Dengue fever is a viral infection. It can range from mild to severe and life-threatening,
An infected mosquito passes the virus through a bite to the skin. The virus enters the blood. It spreads throughout the body.
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The risk for dengue fever higher for those who live in or travel to:
- Southeast Asia
- Western Pacific
- Eastern Mediterranean
Some people do not have symptoms. Others may have a mild, flu-like illness. Symptoms may be:
- Fever and chills
- Headache or eye pain
- Muscle or bone pain
- Red or purple spots in skin
- Minor bleeding in the nose or gums
- Nausea or vomiting
Serious signs are:
- Severe belly pain
- Frequent vomiting
- Bleeding from the gums or nose that is hard to stop
- Black tarry stools or blood in the urine
- Tiredness or restlessness
- Problems breathing
- Pale, cold, or clammy skin
- Feeling faint
A serious infection can lead to shock and organ failure.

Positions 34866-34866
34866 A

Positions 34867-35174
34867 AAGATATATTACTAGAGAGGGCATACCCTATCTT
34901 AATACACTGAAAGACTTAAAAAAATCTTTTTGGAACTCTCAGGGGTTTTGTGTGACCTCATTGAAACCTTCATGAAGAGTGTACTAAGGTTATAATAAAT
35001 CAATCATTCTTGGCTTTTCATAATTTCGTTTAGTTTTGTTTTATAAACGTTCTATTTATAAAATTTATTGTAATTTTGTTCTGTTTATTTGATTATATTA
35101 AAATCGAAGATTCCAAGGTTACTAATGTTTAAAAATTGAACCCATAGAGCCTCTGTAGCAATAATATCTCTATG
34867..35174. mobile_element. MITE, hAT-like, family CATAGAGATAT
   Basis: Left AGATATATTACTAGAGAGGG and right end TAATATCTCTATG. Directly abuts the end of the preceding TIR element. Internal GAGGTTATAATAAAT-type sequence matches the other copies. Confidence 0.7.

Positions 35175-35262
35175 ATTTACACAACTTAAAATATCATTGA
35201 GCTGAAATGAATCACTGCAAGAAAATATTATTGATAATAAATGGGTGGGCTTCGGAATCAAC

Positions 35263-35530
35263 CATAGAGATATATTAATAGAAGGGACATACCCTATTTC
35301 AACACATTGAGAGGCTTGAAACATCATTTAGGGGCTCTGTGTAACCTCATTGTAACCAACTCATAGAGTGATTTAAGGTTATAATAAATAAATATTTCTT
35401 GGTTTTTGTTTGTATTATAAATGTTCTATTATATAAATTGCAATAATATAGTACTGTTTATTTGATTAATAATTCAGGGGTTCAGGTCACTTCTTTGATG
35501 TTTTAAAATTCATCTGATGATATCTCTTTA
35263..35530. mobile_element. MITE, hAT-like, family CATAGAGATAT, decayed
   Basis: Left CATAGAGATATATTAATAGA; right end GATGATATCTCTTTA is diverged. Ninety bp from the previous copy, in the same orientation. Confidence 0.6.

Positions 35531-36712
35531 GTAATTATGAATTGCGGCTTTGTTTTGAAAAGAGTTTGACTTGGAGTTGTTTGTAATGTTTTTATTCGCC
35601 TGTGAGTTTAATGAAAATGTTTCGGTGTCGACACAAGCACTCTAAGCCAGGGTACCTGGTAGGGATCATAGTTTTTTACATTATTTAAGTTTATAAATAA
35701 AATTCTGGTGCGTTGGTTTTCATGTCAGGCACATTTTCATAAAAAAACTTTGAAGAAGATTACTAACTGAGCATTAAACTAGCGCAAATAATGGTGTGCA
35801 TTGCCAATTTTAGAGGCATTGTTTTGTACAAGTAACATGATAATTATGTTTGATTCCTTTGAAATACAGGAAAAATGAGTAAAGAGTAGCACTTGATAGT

The doctor will ask about your symptoms, and health and travel history. A physical exam and blood tests may be done.
A tourniquet test may be done to check for bleeding under the skin. This test uses an inflated blood pressure cuff on the upper arm for 5 minutes.
Treatment depends on how severe the illness is. It may include rest and replacing fluids by mouth or IV.
In severe cases, a blood transfusion may be given.
The risk of infection may be reduced by mosquito control measures. A dengue vaccine is available in some countries.
Centers for Disease Control and Prevention https://www.cdc.gov
IDSA—Infectious Diseases Society of America http://www.idsociety.org
Public Health Agency of Canada https://www.canada.ca
Travel Health and Safety https://travel.gc.ca
Dengue. Centers for Disease Control and Prevention website. Available at: https://www.cdc.gov/dengue. Accessed February 1, 2021.
Dengue. EBSCO DynaMed website. Available at: https://www.dynamed.com/condition/dengue. Accessed February 1, 2021.
Dengue fever. National Institute of Allergy and Infectious Diseases website. Available at: https://www.niaid.nih.gov/diseases-conditions/dengue-fever . Accessed February 1, 2021.
Karesh J, Mazzoli R, et al. Ocular manifestations of mosquito-transmitted diseases. Military Medicine, 2018; 183 (S): 450-458.
Mosquito avoidance. EBSCO DynaMed website. Available at: https://www.dynamed.com/prevention/mosquito-avoidance. Accessed February 1, 2021.
- Reviewer: David L. Horn, MD, FACP
- Review Date: 09/2021
- Update Date: 02/01/2021